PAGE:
(3/21. 'Journal of Botany' London 1872 page 26.) He sent me dried flowers, and the difference between the two forms is conspicuous. In the short-styled form the pistils are in length to those of the short-styled as 100 to 40, with their globular stigmas about twice as thick. These stand just above the numerous anthers and a little beneath the tips of the petals. In the short-styled form the anthers project high above the pistils, the stigmas of which diverge between the three bundles of stamens, and stand only a little above the tips of the sepals. The stamens in this form are to those of the long- styled as 100 to 86 in length; and therefore they do not differ so much in length as do the pistils. Ten pollen-grains from each form were measured, and those from the short-styled were to those from the long-styled as 100 to 86 in diameter. This plant, therefore, is in all respects a well-characterised heterostyled species.

Aegiphila elata (Verbenaceae).

Mr. Bentham was so kind as to send me dried flowers of this species and of Ae. mollis, both inhabitants of South America. The two forms differ conspicuously, as the deeply bifid stigma of the one, and the anthers of the other project far above the mouth of the corolla. In the long-styled form of the present species, the style is twice and a half as long as that of the short-styled. The divergent stigmas of the two forms do not differ much in length, nor as far as I could perceive in their papillae. In the long-styled flowers the filaments adhere to the corolla close up to the anthers, which are enclosed some way down within the tube. In the short-styled flowers the filaments are free above the point where the anthers are seated in the other form, and they project from the corolla to an equal height with that of the stigmas in the long-styled flowers. It is often difficult to measure with accuracy pollen-grains, which have long been dried and then soaked in water; but they here manifestly differed greatly in size. Those from the short-styled flowers were to those from the long-styled in diameter in about the ratio of 100 to 62. The two forms of Ae. mollis present a like difference in the length of their pistils and stamens.

Aegiphila obdurata.

Flowers of this bush were sent me from St. Catharina in Brazil, by Fritz Muller, and were named for me at Kew. They appeared at first sight grandly heterostyled, as the stigma of the long-styled form projects far out of the corolla, whilst the anthers are seated halfway down within the tube; whereas in the short-styled form the anthers project from the corolla and the stigma is enclosed in the tube at nearly the same level with the anthers of the other form. The pistil of the long-styled is to that of the short-styled as 100 to 60 in length, and the stigmas, taken by themselves, as 100 to 55. Nevertheless, this plant cannot be heterostyled. The anthers in the long-styled form are brown, tough, and fleshy, and less than half the length of those in the short-styled form, strictly as 44 to 100; and what is much more important, they were in a rudimentary condition in the two flowers examined by me, and did not contain a single grain of pollen. In the short-styled form, the divided stigma, which as we have seen is much shortened, is thicker and more fleshy than the stigma of the long-styled, and is covered with small irregular projections, formed of rather large cells. It had the appearance of having suffered from hyperthrophy, and is probably incapable of fertilisation. If this be so the plant is dioecious, and judging from the two species previously described, it probably was once heterostyled, and has since been rendered dioecious by the pistil in the one form, and the stamens in the other having become functionless and reduced in size. It is, however, possible that the flowers may be in the same state as those of the common thyme and of several other Labiatae, in which females and hermaphrodites regularly co-exist. Fritz Muller, who thought that the present plant was heterostyled, as I did at first, informs me that he found bushes in several places growing quite isolated, and that these were completely sterile; whilst two plants growing close together were covered with fruit.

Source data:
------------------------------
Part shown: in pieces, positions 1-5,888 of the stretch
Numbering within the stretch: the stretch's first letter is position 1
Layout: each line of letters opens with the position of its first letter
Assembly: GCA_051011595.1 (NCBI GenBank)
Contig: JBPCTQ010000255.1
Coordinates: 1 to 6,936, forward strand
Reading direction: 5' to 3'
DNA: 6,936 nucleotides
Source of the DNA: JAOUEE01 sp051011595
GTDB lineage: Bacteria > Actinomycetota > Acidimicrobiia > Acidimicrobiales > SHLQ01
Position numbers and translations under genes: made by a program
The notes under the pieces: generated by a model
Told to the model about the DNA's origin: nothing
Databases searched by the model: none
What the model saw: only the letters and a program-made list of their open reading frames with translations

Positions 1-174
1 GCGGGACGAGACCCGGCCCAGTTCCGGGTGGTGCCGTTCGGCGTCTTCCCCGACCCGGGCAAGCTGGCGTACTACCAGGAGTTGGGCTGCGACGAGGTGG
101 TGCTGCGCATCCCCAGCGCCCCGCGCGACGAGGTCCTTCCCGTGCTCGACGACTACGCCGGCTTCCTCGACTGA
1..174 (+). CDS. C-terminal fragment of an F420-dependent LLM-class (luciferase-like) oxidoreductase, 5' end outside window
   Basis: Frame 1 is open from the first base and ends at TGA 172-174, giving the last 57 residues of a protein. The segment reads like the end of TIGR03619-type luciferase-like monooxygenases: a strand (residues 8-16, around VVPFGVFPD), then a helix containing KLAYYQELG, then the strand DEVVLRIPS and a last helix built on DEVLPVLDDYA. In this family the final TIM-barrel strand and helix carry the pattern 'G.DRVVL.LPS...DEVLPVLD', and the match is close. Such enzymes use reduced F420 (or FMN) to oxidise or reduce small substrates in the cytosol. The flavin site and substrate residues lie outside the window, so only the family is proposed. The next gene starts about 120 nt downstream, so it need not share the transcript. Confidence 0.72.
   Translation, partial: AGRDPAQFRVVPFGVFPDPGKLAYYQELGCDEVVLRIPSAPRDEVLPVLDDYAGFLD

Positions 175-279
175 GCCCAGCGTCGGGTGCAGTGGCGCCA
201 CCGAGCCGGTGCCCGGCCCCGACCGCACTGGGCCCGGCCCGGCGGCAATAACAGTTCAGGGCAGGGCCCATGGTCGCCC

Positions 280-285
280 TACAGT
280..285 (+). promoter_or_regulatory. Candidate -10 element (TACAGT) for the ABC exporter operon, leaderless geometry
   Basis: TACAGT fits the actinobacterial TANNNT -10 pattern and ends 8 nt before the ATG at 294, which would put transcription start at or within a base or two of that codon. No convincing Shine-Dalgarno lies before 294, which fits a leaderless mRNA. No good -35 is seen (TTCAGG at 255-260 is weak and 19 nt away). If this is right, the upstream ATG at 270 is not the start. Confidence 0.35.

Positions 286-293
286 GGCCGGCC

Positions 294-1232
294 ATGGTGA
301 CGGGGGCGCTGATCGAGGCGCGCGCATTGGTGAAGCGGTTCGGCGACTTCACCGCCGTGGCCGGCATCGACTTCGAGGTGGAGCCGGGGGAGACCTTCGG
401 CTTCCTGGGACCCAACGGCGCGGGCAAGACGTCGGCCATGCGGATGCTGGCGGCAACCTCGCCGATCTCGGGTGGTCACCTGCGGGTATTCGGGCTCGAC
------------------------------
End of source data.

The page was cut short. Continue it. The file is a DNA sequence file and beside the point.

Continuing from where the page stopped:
Charles Darwin

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